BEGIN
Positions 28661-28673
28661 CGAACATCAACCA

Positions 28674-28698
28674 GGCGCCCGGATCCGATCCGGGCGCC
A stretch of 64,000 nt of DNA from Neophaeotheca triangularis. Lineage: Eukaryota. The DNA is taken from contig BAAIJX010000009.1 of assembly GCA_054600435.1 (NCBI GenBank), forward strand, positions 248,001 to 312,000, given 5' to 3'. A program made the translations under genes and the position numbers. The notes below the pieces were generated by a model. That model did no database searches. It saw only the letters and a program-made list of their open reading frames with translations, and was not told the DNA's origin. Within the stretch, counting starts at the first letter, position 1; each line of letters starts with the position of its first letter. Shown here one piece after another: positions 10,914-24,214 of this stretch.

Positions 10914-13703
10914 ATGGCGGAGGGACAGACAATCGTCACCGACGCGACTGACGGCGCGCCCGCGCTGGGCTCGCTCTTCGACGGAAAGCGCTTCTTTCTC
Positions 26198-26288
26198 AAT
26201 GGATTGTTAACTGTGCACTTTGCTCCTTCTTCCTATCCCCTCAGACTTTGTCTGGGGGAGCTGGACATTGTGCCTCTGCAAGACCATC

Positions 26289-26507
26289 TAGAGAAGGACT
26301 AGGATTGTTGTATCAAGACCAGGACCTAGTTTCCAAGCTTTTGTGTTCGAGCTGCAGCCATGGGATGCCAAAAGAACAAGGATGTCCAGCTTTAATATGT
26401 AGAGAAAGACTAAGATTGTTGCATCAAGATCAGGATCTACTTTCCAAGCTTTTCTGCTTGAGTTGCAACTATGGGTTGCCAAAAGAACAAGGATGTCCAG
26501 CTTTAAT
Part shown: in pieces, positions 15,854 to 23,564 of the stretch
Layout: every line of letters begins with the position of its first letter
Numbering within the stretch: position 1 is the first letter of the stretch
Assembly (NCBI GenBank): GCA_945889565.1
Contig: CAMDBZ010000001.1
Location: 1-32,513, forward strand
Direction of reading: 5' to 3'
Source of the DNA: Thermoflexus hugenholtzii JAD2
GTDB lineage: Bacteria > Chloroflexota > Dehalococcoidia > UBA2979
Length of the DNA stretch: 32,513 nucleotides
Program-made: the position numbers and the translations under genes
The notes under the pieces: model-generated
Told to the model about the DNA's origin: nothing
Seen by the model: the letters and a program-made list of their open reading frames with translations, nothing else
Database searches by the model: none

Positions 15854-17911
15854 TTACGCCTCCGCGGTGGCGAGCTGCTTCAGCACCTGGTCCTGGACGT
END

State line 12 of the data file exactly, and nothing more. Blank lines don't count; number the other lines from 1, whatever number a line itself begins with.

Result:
26289 TAGAGAAGGACT